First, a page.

President of the European Council Donald Tusk calls on British Premier Theresa May to start Brexit talks ‘as soon as possible’

September 8, 2016 8:12 pm
The president of the European Council has called on British Premier to start the process of her country’s exit from the as soon as possible.
Speaking at the start of their meeting at the No. 10 Downing Street in the British capital, London,  told May that “the ball is now in your court” to start negotiations, stressing the process should begin as soon as possible.
Tusk said the other countries were waiting to see when London would trigger the Article 50 of the Lisbon treaty which formally launches Britain’s divorce from the bloc.
“I’m aware that it is not easy but I still hope you will be ready to start the process as soon as possible,” Tusk told May.
Reacting to Tusk’s remarks, May’s spokeswoman Helen Bower denied that his comments were an attempt to put pressure on Britain, saying, “There wasn’t a sense in the meeting that we are under pressure on this.”
The British premier has signaled that she is in no rush to trigger the formal two-year round of exit talks with the EU, amid divisions within her government about the kind of deal Britain hopes to strike.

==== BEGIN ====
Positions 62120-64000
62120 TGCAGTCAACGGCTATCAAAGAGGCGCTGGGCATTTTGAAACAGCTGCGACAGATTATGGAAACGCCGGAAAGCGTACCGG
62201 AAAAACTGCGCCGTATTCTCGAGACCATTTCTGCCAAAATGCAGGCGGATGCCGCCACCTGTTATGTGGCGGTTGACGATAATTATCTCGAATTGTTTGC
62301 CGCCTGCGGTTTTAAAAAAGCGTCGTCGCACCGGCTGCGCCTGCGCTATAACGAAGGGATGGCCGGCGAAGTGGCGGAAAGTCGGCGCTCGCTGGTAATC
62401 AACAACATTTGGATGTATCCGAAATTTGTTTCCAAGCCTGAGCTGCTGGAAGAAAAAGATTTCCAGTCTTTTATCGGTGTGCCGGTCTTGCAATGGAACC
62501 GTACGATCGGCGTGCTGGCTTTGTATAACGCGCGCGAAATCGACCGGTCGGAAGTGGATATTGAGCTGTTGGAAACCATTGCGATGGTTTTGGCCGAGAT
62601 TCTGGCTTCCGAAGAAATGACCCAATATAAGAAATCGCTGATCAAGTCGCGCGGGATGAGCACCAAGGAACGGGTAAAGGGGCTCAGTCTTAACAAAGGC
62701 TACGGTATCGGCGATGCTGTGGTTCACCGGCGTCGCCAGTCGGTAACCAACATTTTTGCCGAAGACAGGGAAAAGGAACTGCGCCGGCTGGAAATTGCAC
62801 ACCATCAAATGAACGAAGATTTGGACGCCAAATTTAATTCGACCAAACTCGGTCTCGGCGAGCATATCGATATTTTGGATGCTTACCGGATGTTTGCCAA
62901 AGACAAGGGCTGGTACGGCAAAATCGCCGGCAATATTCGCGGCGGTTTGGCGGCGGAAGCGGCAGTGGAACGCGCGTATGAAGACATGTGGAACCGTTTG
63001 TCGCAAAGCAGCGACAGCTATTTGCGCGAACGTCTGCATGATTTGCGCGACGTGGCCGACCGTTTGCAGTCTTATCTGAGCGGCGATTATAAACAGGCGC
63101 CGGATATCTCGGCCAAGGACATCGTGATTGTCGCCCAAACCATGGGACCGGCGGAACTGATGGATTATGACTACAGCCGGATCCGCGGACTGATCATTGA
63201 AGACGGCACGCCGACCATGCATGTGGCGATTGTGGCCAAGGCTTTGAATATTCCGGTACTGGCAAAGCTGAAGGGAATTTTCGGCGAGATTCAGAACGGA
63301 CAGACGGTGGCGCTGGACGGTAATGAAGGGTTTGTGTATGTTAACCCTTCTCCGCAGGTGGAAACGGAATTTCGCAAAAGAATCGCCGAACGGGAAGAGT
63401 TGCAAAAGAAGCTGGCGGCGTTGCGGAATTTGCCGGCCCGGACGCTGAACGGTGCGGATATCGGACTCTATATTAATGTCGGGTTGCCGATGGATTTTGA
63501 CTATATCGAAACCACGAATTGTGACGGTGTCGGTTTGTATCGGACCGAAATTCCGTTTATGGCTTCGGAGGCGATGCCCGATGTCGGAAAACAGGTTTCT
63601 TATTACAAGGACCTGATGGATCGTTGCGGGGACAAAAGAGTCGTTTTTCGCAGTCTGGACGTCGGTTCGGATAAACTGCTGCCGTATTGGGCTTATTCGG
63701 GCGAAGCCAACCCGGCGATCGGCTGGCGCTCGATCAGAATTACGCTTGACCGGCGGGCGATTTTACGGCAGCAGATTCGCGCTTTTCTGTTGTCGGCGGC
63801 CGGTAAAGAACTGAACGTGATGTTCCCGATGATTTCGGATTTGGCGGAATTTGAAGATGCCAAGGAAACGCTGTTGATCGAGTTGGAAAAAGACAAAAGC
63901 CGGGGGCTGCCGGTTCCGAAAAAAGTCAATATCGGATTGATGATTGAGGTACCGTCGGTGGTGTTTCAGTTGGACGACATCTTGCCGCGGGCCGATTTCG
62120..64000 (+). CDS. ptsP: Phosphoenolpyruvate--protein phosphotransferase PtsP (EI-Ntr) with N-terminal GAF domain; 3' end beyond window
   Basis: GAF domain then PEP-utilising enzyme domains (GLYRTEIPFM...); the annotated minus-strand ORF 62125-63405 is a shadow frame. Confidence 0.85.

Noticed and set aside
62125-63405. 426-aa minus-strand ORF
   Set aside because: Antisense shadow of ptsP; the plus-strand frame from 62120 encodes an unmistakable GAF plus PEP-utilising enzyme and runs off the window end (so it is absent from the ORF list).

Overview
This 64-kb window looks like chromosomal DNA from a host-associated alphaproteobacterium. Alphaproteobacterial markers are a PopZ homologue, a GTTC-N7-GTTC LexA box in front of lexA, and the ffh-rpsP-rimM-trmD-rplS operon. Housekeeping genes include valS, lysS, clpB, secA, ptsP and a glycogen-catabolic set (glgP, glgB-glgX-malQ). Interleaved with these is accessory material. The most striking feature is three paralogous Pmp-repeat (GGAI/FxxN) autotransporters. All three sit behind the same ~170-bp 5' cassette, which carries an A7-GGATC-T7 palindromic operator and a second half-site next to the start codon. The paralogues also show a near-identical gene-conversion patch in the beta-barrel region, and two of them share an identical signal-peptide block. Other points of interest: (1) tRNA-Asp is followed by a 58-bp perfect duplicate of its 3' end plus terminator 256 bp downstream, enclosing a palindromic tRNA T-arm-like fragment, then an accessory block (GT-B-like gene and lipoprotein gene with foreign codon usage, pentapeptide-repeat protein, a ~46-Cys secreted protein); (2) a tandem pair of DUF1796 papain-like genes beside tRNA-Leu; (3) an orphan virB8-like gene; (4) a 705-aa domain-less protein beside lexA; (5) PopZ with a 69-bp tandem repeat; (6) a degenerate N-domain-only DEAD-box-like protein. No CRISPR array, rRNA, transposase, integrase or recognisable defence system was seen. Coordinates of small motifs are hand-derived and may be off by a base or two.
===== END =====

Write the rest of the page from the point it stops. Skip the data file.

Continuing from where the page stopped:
May said on Wednesday that London would “think through the issues in a sober and considered way.”
“We will not take decisions until we are ready, we will not reveal our hand prematurely and we will not provide a running commentary on every twist and turn of the negotiations,” she told lawmakers.
EU lawmakers have appointed former Belgian Premier Guy Verhofstadt to represent the European Parliament in negotiations.
On June 23, some 52 percent (17.4 million) of British people voted in a referendum to leave the EU after 43 years of membership, while roughly 48 percent (16.14 million) of people voted to stay in the union. 
The results of the referendum prompted David Cameron to step down as prime minister and leave the exit process to his successor May, who was named within a few weeks after his resignation.
May, however, has indicated she does not plan to trigger Article 50 of the Lisbon treaty initiating the UK’s departure from the EU before the start of 2017.
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